Information and Systems
My publication 'Ticketing' explores the design of national rail train tickets and the problems associated with the design of these tickets. There have been thousands of complaints due to passenger confusing regarding the written information on tickets so I looked into how they could be redesigned in both a digital and physical/analogue form.
I was initially really confused by our brief and really struggled to understand the meaning of an interface and how they are incorporated into my daily life. In the end I interpreted them as being any interaction I have with anything throughout the day so made a brief list of everything I did on Sunday. I found that I begun to notice all the menial actions that I would normally not think about; this made me consider their influence within my life and whether I could go day to day without these interfaces. Making a cup of tea, for example, is something that I do every day but don't ever think about.
I chose to consider two interfaces in more detail; a train ticket and ordering from a menu. I was really interested by the visual aesthetics of a train ticket and how they are automatically recognisable because of their colour. I also wanted to look at the information and layout of information printed on a ticket and how if we disrupt this information or change the typeface on a ticket whether or not this makes it illegible and inefficient to use.
I'd really like to play around with the aesthetics of a train ticket - I might go to a ticket station and ask if they have any unprinted tickets and/or any used and void tickets that I can get for free so I can play around with psychically manipulating the object. I would also like to play around with digital and analogue illustration.
When it came to presenting our ideas in class we had to display them on a large piece of paper and discuss the ways in which our different ideas could be linked and compared. Our tutor explained that this process is a really important process in the development of ideas, especially when you are working within a group; you need to be able to visually represent your thought process and present your ideas clearly and logically. I found this process really interesting as it helped me to understand that even if I can confidently explain ideas if people are confused by my ideas then it becomes useless. This will definitely influence how I display some of my work - I NEED TO WORK ON HOW I PRESENT MY IDEAS VISUALLY BY USING THE MOST APPROPRIATE VISUALS.
In the same workshop we were able to look through some existing publications; I found this really helpful as at this point I was really stuck and confused about how I could visually represent the interfaces I wanted to focus on. Some key advice that she gave us was to 'just experiment with our interface' - take photos, make visuals, write about our interface etc and see where this leads us.
I did some research into the typeface used on printed train tickets and found two that are very similar and the same to what is used on National Rail tickets. 'Hypermarket' is a similar style but quite scrappy and disjointed whereas 'Ticketing' has more of a pixel structured format with cleaner lines.
"Ticketing is a monospaced font loosely based on the pixel style lettering of electronic ticketing, designed for clarity when cheaply printed at small sizes. Ticketing, however, has a larger x-height than is often found on ticket type. The glyphs were drawn on a square grid 13 wide by 22 high, though some accented characters are taller or extend below the baseline. The Space is a full character width, but the Non-Breaking Space is set to half the width of the glyphs."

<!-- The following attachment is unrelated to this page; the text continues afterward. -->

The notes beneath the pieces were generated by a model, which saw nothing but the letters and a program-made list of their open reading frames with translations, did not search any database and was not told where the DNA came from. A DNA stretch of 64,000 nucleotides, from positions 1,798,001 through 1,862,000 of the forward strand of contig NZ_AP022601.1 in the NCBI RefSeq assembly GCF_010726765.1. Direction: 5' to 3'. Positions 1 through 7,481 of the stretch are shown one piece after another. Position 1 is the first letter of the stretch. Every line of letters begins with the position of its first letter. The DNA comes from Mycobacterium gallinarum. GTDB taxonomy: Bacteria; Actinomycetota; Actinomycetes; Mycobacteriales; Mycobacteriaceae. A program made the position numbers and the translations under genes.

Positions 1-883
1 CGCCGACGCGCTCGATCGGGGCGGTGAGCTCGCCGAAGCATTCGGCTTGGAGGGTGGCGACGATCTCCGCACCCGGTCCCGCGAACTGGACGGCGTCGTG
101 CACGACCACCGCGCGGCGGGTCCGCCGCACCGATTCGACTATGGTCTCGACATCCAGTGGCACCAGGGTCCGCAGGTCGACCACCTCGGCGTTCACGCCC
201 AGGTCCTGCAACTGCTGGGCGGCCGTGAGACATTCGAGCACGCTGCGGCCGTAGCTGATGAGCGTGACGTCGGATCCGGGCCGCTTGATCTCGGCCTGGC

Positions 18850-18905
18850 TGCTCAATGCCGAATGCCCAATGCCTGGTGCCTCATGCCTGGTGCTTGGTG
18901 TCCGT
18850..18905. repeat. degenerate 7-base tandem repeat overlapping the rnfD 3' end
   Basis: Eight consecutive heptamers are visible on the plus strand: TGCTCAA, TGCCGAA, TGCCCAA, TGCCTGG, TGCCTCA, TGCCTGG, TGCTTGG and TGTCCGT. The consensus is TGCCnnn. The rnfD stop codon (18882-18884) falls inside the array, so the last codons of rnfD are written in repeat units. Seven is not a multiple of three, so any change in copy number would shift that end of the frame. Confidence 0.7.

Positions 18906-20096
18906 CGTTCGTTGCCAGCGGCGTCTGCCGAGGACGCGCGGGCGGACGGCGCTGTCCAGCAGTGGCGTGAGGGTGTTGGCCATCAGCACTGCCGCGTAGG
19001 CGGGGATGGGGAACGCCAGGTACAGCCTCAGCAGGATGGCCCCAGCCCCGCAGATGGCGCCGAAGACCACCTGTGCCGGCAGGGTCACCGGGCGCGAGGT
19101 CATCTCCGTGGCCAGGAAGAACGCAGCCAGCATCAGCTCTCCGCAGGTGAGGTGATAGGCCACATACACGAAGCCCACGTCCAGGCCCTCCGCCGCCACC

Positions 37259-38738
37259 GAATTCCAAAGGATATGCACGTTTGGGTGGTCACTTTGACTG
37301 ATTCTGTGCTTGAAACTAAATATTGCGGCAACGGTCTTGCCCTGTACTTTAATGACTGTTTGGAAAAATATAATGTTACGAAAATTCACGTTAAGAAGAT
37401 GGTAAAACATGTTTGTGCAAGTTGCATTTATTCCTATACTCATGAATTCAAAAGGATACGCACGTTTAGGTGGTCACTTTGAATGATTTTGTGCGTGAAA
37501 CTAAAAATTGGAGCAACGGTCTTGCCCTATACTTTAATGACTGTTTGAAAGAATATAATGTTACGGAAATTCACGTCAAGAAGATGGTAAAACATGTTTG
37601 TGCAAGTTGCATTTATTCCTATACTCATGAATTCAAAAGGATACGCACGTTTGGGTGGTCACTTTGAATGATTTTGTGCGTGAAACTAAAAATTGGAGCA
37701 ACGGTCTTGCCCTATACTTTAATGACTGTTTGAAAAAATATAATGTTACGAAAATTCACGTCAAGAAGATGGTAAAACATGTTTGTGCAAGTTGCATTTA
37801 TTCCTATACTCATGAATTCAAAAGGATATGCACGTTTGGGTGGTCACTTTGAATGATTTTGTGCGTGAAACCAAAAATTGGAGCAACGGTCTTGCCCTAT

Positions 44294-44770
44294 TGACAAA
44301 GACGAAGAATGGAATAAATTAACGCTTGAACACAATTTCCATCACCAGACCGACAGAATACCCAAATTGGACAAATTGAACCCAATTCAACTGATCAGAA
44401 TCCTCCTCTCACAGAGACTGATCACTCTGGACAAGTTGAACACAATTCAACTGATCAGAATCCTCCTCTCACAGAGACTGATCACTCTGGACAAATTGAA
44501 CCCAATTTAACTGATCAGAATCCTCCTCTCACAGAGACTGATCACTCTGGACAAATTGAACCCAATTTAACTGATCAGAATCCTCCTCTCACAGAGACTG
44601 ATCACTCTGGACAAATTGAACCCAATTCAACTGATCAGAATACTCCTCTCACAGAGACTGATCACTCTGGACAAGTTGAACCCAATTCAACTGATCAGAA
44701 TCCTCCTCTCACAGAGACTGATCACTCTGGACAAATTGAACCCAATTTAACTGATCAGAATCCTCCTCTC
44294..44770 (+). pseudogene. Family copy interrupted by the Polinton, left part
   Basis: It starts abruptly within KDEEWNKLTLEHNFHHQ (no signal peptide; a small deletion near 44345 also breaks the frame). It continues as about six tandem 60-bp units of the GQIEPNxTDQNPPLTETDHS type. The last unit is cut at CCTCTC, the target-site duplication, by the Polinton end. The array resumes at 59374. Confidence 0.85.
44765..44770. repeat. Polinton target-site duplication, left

After having done some research into the national rail train tickets I found out information about the placement and meaning of specific information essential to the function of the ticket and the ability of a ticket machine to read it. I would like to explore how I can change this or alter it slightly a tickets functionality and readability when its system/grid is disrupted. I am going to go get some blank train tickets tomorrow and play with these by cutting them up and arranging them in different ways, by painting and drawing on them and then scanning them in a digitally manipulating them. The process of changing the way a ticket could look visually will be the content of my publication alongside the information below.
- Class: Class of travel
- Ticket type: Up to 16 characters. SUPERSAVER RTN, shown here, is a common type: a cheap-rate ticket for longer journeys, valid for 1 month but with time restrictions. Hundreds of different ticket types have been seen; many have been short-lived.
- Portion indicator: Travel tickets can be singles (SGL), the outward portion of a return (OUT) or the return portion of a return (RTN).
- Status code: If this field is blank, one adult is travelling at full fare. Any form of concession causing the fare to be reduced will be shown here
- Date : Always in DD.MMM.YY format. Months are rendered as follows: JNR, FBY, MCH, APR, MAY, JUN, JLY, AUG, SEP, OCT, NOV, DMR.
- Advance dating indicator: If an A is present next to the date, the ticket was bought before the date of travel. Standard travel tickets can be bought up to one year in advance.
- Serial number: Number unique to each individual transaction.
- Machine number
- Magnetic strip encoding indicator
- National Location Code : The National Location Code (NLC) of the station or issuing point at which the machine is based.
- REGION LETTER : Shows the historic region with which the NLC is associated
- Window number
- "From" station: Station of origin for that portion of the journey. Restricted to 16 characters. An asterisk was placed after names of up to 14 characters, to prevent fraudulent amendments to station names (for example, "CAMBRIDGE" to "CAMBRIDGE HEATH").
- Validity indicator : A description of the conditions of validity, again to a maximum of 16 characters. Tickets whose validity restrictions were complex, as in this example, showed SEE RESTRCTIONS
- Payment method
- "To" station : Destination station for that portion of the journey.
- Route : Again restricted to 16 characters.
- Time : Time of issue of the ticket, in 24-hour mode. The letters MIN may appear to the right of here if the ticket has had a minimum fare applied.